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Research Justice at the Intersections

Genevieve Negrón-Gonzales
Genevieve Negrón-Gonzales
Assistant Professor of Leadership Studies, School of Education, University of San Francisco

Educating the “Illegal”: Undocumented Community College Students an Neo-liberal Education in California’s Central Valley

Over the past five years, California has implemented a set of policy reforms aimed at increasing post-secondary educational access for undocumented students; reforms held up nationally as a model of educational access for undocumented students. However, not all of California’s undocumented students are benefitting from this shifting policy terrain. Using the conceptual framework of social reproduction of inequality theory from the sociology of education tradition and drawing from the field of Critical University Studies this qualitative, ethnographic study examines the educational, political, social, and economic lives of undocumented community college students in California’s Central Valley. This study examines the ways that policy reforms aimed at making higher education accessible to undocumented students comes into contradiction with deep intergenerational and transnational poverty, a racially segmented labor market dependent on low-wage undocumented migrant labor, and a public disinvestment in the state’s community college system.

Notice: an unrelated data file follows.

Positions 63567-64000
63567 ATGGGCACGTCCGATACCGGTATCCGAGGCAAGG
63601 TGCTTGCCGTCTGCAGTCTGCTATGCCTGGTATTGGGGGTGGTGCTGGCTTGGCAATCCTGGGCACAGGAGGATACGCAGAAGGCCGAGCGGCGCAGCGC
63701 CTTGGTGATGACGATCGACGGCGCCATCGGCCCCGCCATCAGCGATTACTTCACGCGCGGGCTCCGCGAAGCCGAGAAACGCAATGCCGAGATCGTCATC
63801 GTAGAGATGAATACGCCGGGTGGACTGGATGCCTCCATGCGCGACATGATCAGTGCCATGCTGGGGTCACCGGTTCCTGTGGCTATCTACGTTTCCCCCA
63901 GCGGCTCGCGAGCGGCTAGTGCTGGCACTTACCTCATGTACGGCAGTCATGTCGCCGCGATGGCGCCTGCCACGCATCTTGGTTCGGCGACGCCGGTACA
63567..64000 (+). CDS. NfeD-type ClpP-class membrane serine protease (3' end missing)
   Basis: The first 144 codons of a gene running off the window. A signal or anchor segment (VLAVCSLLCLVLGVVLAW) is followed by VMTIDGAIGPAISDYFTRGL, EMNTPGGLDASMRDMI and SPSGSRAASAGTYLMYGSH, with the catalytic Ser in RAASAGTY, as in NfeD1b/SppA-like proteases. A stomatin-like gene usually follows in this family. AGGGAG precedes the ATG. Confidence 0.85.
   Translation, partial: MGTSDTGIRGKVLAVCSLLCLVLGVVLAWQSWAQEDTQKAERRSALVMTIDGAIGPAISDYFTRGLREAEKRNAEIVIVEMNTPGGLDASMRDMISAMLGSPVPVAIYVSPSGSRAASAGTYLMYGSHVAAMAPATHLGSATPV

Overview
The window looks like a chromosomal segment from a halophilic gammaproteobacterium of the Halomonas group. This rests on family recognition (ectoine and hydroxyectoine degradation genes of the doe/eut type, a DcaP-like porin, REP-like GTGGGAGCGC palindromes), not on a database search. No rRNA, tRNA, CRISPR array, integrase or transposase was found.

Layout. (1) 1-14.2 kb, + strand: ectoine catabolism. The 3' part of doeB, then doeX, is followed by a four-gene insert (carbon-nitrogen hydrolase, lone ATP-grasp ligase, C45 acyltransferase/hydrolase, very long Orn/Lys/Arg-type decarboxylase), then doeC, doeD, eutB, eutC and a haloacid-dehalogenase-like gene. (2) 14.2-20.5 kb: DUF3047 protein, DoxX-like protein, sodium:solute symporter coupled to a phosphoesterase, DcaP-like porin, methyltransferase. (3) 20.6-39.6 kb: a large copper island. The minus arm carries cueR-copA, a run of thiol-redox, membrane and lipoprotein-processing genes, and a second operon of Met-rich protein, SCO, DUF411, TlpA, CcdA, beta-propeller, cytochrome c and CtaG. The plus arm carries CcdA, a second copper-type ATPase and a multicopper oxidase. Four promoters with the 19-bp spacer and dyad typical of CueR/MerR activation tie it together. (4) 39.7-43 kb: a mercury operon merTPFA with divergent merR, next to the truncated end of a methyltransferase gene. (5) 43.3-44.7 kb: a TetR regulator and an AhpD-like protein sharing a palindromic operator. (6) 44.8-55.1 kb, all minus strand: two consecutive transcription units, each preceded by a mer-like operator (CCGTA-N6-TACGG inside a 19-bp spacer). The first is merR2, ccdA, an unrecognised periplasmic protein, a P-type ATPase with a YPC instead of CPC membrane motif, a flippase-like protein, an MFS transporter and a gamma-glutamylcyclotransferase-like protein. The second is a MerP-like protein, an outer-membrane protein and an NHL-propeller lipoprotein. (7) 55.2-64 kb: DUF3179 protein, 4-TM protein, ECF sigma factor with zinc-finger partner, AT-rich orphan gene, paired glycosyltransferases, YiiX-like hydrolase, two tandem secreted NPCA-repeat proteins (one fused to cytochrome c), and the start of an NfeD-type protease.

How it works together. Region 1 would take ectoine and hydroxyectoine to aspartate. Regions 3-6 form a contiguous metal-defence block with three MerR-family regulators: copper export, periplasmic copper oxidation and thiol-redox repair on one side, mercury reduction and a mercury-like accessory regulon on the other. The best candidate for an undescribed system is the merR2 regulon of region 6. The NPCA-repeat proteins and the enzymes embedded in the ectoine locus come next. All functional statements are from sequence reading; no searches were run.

Genevieve Negrón-Gonzales, PhD is assistant professor in the School of Education at the University of San Francisco. She grew up on the US-Mexico border and got involved in immigrant rights movement at age 16 in the fight against Proposition 187 in California and is the former co-director of the Oakland-based organization School of Unity and Liberation. She earned her BA in Ethnic Studies and her MA and PhD in Social and Cultural Studies in Education, all from UC Berkeley. She was active in the fight to save Affirmative Action and Ethnic Studies at UC Berkeley, and in the fight against the passage of Proposition 21 in California. Her current research and activism focuses on undocumented youth, the political economy of (higher) education, and social change.

Research Justice at the Intersections


RJI Scholars Program

2015-16 Scholars

Last Updated: 9/5/17